Chess: Garry Kasparov and Magnus Carlsen to meet for first time in 16 years | Magnus Carlsen

Garry Kasparov will make a rare cameo appearance when the legend, now aged 57, takes on the reigning champion, Magnus Carlsen, in the 10-player Champions Showdown invitation organised by St Louis from 11-13 September.

This will be an historic clash, even though it is only online random chess. The two world champions, widely considered the best players of all time, have faced each other in only one previous official event. That was at rapid and blitz chess in 2004 in Reykjavik, when Carlsen was aged 13 and Kasparov 41, a year before his retirement.

Carlsen, understandably nervous, was crushed in the first and second games but was pressing in the drawn third.

There is more history between the two icons of modern chess. In summer 2009 the Russian briefly became the Norwegian’s coach but owing to a personality clash between Carlsen’s laid-back attitude and Kasparov’s intensity they soon parted ways. They played several informal blitz games then, which were ultra-competitive. As Carlsen put it: “Neither of us likes losing, him especially.”

Since 2017 the 1985-2000 world champion has taken part only in games using FischerRandom, also known as Chess960 or Chess9LX, where a computer makes a random choice of the back row starting array.

Besides Kasparov and Carlsen, the field includes America’s world No 2, Fabiano Caruana, who defeated Kasparov 5-1 at blitz in 2019, the US champion, Hikaru Nakamura, whose match with Carlsen last week drew record audiences, and the prodigy Alireza Firouzja, 17, who Kasparov has never met.

China, the 2018 Olympiad double gold medallists and tournament favourites for the current 163-nation online version, were knocked out 7-6 by Ukraine on Thursday after a match that will leave their team selectors with some serious questions to answer in Beijing.

The knockout format was a double round six board match where a 6-6 tie would be broken by a single Armageddon game. China were lucky to score 3-3 in the first round where Natalia Zhukova drew by perpetual check in a winning position against the world woman champion, Ju Wenjun.

For the second round China dropped both Ju and the world No 1, Hou Yifan, their replacements scored only half a point, the match went to 6-6 and Ukraine won the Armageddon game. Earlier, Hungary v Germany also went to Armageddon and the German lost on time with the Hungarian having just three seconds left. In Armageddon, White has five minutes on the clock to Black’s four but a draw on the board counts as a win for Black in the scores.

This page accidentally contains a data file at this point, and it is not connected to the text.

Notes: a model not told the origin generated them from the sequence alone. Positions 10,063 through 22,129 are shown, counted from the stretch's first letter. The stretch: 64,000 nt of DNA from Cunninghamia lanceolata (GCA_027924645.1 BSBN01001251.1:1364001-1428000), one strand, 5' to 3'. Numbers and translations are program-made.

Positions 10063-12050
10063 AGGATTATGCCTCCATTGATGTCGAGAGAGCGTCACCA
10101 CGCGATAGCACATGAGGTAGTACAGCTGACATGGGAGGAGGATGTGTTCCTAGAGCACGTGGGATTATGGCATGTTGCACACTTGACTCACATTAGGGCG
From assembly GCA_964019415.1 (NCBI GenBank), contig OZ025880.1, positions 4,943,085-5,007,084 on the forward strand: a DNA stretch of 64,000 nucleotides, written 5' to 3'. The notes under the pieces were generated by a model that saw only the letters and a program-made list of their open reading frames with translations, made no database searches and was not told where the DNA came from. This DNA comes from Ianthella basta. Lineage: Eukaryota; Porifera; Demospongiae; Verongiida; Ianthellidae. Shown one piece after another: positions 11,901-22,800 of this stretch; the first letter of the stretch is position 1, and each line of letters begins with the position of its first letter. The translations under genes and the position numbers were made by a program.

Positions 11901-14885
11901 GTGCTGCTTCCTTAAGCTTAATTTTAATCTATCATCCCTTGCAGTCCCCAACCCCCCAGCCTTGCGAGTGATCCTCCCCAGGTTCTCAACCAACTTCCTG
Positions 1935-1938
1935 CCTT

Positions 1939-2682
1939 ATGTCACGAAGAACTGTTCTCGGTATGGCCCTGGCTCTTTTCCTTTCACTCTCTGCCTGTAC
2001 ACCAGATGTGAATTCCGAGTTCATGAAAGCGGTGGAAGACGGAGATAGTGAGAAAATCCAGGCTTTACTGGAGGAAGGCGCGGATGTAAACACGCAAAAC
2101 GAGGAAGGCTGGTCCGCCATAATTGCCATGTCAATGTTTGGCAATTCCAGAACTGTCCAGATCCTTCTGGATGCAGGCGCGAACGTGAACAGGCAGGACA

Results: Hungary 7-6 Germany. Ukraine 7-6 China, Armenia 8-4 Greece, Poland 7.5-4.5 Bulgaria. Friday’s quarter-finals: Russia v Hungary, United States v Ukraine, India v Armenia, Azerbaijan v Poland.

England were at full strength and scored a shock win over the strong Armenians, but finished only sixth in their group as they lost 5-1 to Russia, Bulgaria and Croatia while struggling to beat weaker teams. The women’s boards did well, though three of the four juniors had minus scores overall while the normally reliable Michael Adams and Luke McShane dropped points in critical matches.

Some of the best Olympiad moments have been where strong grandmasters won elegantly against lesser lights. One such creative performance came from Alexey Shirov, author of the classic Fire on Board, who qualified for a world title match with Kasparov in 1998 but missed out due to lack of financial support. Shirov’s attacking play is a pleasure to watch.

Wolfgang Uhlmann, who died on Monday aged 85, was the former East Germany’s best player and a world title candidate in 1971. His opening repertoire was strikingly narrow for a top grandmaster. As Black, he almost always used the French 1 e4 e6 2 d4 d5 and the King’s Indian Nf6 g6 and Bg7.

A vintage Uhlmann performance came in 1958 when the biennial Olympiad was held in Munich, then in West Germany, and Uhlmann led his young GDR team to a 3.5-0.5 victory over the host nation. I was present in the playing hall that day and remember the stunned silence from the large patriotic audience. True to himself, Uhlmann won against Wolfgang Unzicker with a classically styled King’s Indian.

3686 1...Re1+ 2 Kf2 Qh4+ 3 g3 Qxh3 4 Rxe1 Qh2+ 5 Kf1 Qh1+ 6 Qg1 Rxe1+ and wins.


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